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I know how to satisfy one of the statements but never both together.

$(a+b)*(a-b)=a^2-b^2$ so taking $a=\sqrt k_1$ and $b=\sqrt k_2$, $k_1,k_2\in\mathbb{Q}$ such that $a,b \notin\mathbb{Q}$ would suffice for the second one. Also, for every $x\in\mathbb{R} - \mathbb{Q}$, taking $y=x^{-1}$ would also work for the product.

For the sum one could do something boring like given $x\in\mathbb{R}-\mathbb{Q}$, take $-x\in\mathbb{R}-\mathbb{Q}$ and $x-x=0\in\mathbb{R}$.

Ideally only "easy-to-define functions" (like square root, sum, subtraction...) should be used since stuff like $log,e,cos$... are not formally defined until later stages of my real analysis book (this is a question from the real numbers chapter).

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What about $a=\sqrt k$, $b=-\sqrt k$?

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    $\begingroup$ where $k$ is not a perfect square $\endgroup$ – J. W. Tanner Jan 13 at 17:08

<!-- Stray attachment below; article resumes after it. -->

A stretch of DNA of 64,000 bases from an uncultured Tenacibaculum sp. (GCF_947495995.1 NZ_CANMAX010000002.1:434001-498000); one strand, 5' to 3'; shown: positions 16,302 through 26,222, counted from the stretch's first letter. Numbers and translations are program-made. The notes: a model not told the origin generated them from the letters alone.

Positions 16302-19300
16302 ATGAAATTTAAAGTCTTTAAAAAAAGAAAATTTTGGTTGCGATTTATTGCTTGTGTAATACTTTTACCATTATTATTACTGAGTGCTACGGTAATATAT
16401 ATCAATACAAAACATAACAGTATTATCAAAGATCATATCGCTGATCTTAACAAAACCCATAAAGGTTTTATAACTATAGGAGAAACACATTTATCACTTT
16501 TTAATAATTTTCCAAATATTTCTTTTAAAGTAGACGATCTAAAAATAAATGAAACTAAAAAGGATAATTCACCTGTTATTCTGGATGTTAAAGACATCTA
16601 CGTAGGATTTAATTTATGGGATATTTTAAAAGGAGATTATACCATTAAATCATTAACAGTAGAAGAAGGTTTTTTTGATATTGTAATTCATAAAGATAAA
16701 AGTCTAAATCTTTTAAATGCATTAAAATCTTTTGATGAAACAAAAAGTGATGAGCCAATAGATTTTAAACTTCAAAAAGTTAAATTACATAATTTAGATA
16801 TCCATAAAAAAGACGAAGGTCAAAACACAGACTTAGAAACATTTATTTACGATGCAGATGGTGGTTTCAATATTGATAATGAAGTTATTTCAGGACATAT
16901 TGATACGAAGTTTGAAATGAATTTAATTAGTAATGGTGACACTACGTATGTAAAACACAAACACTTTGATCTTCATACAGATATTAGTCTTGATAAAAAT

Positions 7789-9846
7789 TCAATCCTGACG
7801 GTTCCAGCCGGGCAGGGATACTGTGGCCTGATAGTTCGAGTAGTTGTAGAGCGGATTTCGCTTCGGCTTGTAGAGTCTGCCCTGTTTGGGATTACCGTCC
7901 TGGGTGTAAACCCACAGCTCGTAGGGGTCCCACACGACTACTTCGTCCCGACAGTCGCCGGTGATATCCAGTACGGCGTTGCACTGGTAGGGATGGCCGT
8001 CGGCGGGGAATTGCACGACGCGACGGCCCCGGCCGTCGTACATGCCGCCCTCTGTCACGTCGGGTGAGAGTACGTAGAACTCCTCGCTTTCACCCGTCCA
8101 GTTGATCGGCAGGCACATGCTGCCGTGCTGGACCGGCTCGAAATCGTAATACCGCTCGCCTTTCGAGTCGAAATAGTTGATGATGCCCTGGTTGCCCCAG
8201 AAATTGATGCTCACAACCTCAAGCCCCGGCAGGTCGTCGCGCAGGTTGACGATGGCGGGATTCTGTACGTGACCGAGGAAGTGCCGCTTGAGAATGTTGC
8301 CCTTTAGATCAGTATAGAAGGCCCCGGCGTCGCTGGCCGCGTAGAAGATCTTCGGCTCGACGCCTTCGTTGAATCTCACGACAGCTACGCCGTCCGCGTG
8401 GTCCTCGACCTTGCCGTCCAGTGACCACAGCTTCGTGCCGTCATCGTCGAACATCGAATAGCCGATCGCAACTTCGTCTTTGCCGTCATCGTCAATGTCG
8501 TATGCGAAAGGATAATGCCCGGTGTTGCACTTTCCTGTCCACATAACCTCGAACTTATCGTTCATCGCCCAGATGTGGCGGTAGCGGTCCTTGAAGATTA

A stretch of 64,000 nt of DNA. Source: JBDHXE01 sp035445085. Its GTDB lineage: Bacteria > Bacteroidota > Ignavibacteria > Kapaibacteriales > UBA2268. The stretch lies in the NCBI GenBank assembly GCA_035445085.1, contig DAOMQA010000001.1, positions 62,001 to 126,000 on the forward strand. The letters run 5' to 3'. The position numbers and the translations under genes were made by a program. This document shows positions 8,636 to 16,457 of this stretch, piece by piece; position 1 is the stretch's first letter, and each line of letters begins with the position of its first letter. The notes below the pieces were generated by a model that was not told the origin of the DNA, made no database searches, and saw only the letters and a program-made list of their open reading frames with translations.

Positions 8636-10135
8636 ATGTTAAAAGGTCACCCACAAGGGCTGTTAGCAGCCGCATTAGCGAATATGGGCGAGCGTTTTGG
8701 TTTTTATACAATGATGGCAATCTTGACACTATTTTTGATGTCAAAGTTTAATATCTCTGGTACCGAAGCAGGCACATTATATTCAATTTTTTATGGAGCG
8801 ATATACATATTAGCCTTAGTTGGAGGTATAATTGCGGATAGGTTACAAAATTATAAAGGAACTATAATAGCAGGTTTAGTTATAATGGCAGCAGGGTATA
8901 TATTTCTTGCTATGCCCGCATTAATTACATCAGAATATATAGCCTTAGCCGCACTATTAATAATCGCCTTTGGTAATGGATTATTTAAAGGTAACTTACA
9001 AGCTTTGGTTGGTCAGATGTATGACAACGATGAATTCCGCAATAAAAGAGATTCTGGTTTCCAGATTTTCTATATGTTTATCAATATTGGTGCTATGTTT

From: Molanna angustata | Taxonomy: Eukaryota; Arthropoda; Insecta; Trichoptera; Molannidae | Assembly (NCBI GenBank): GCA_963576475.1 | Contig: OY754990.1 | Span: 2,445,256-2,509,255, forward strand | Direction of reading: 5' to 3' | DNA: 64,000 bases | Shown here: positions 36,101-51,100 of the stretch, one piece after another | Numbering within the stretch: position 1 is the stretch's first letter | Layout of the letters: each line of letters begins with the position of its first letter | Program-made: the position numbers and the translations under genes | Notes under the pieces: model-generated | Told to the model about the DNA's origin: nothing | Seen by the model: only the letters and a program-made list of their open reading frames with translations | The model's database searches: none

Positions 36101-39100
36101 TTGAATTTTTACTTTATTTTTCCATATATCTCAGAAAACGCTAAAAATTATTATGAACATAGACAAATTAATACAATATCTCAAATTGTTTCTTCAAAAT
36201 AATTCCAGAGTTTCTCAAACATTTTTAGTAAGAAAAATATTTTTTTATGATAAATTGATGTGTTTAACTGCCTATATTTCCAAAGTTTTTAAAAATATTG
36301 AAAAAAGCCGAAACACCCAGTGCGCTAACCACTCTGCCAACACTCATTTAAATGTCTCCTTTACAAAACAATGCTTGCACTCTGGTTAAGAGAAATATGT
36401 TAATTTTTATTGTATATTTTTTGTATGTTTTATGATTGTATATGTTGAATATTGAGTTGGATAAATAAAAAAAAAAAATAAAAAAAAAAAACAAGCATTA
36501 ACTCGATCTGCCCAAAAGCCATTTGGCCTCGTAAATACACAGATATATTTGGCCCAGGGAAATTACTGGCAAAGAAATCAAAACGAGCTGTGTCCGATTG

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$-\sqrt a+b, \sqrt a+b$ are examples

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    $\begingroup$ where $a$ is not a perfect square $\endgroup$ – J. W. Tanner Jan 13 at 18:34
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It is not difficult to show what is the general solution here.

If $a+b=2r$ and $ab=q$ we find (eg by substitution, or vieta) that $a$ and $b$ are the roots of the quadratic equation $$x^2-2rx+q=0$$ which has the roots $$x=r\pm \sqrt{r^2-q}$$giving the two values of $a$ and $b$. If $r^2-q$ is not a rational square then the values of $a$ and $b$ will be irrational.

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$$x=\text{Golden Ratio}={1+\sqrt 5\over 2}\\y={1-\sqrt 5\over 2}$$More generally, take the roots of $x^2+ax+b=0$ when $a,b$ are rational and the equation has two irrational roots. For example, my $x,y$ are roots of $$x^2-x-1=0$$

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Take any polynomial $$f(x)=x^2+ax+1$$ where $a\in\Bbb Z$ and $a^2>4$. Let $\alpha\in\Bbb R$ such that $f(\alpha)=0$. By the rational root test $\alpha=1$, but this is impossible since $f(1)=a+2\neq 0$. As the roots comes in pairs there is another root $\bar\alpha$, and $\alpha\bar\alpha=1$, $-\alpha-\bar\alpha=a$.

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